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On Miss Cackle’s Academy for Witches

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Kaite Welsh

Staff Writer

Kaite Welsh is an author and journalist living in Scotland where she writes about culture, feminism & LGBT issues. She has written for The Guardian, The Daily Telegraph & Cosmopolitan & she is also a regular guest discussing culture & politics on BBC TV & radio. She is the author of the Sarah Gilchrist mysteries, where a female medical student fights crime & the patriarchy in Victorian Edinburgh.

Kaite Welsh is an author and journalist living in Edinburgh, Scotland where she writes about culture, feminism and LGBT issues. Her work has featured in The Guardian, The Daily Telegraph and Cosmopolitan and she is a regular guest discussing culture and politics on BBC TV and radio. The Wages of Sin is the first in the Sarah Gilchrist mysteries, featuring a female medical student in Victorian Edinburgh.

Twitter Handle: @kaitewelsh

I have a sneaking suspicion that, if I examine them closely enough, all my major life decisions have been influenced by books. My choice of career—author and literary critic—is the obvious one, but then there’s my teenage decision to dye my hair red because of that one line in Sylvia Plath’s ‘Lady Lazarus’, the countless tattoos I plan and then chicken out of getting and even the spelling of my name, stolen from a library book after I decided that just plain ‘Kate’ was too dull.

But when it came to choosing a high school, rather than go to the closer non-religious girl’s grammar, I—a girl whose Catholicism began and ended with my baptism and who would accidentally take my first Holy Communion in her first term because no one had explained to me what happened in Mass—ended up at a convent school filled with nuns, crucifixes and seemingly arcane rituals, there’s no denying that it was influenced by getting as close as I could to my dream school—Miss Cackle’s Academy for Witches.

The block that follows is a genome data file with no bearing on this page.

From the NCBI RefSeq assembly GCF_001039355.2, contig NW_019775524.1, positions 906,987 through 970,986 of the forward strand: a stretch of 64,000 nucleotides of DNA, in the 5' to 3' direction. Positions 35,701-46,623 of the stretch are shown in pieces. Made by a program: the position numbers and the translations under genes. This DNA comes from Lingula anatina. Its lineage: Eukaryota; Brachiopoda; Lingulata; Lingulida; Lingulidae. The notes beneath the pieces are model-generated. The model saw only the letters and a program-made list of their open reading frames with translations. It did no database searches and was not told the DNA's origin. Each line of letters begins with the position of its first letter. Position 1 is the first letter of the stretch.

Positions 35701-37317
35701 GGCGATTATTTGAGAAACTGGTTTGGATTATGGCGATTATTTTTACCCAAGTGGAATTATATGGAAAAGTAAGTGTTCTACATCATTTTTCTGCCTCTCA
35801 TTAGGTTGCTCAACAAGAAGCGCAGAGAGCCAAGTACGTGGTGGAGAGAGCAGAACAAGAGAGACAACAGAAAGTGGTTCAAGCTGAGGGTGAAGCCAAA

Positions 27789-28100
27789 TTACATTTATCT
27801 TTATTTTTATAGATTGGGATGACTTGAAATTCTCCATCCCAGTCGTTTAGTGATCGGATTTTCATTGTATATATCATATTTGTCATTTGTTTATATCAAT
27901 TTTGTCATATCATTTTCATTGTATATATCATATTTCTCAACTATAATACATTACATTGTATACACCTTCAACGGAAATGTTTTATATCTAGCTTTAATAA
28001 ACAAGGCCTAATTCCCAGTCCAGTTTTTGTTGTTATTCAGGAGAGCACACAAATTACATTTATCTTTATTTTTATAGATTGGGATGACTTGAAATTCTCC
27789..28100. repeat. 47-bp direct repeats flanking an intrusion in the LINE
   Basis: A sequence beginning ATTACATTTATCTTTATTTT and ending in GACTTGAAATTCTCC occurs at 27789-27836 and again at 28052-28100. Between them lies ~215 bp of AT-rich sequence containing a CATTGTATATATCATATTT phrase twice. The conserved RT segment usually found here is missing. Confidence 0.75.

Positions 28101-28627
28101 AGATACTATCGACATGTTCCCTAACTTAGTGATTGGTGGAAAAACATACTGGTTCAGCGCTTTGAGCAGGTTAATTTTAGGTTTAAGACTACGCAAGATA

the worst witch by jill murphyI first read The Worst Witch, Jill Murphy’s beloved tale of inept pupil Mildred Hubble’s adventures at a witching school, when I was around seven, and have been coming back to the series sporadically ever since. I recently bought the first book for my niece’s sixth birthday, a sign that I should have outgrown my comfort reading long ago; but I can’t quite leave Mildred—with her broken broomstick, trailing bootlaces, tabby cat instead of the traditional black cat, and a fear of the dark—behind.

Although I was an academic child, closer to snobby mean girl Ethel Hallow than Mildred in terms of my grades, I was still a walking disaster thanks to poor spatial awareness and a constant tendency to daydream rather than concentrating on my work. In retrospect, both she and I have inattentive ADHD and probable dyspraxia, but at the time it was just a relief to find my more hated traits reflected in a series I loved. It was also the place I found my first literary crush, although it would be years before I realised that’s what it was, in the form of the austere Miss Hardbroom, thus leaving me with a lifetime tendency towards falling for emotionally repressed women who appear and disappear without warning.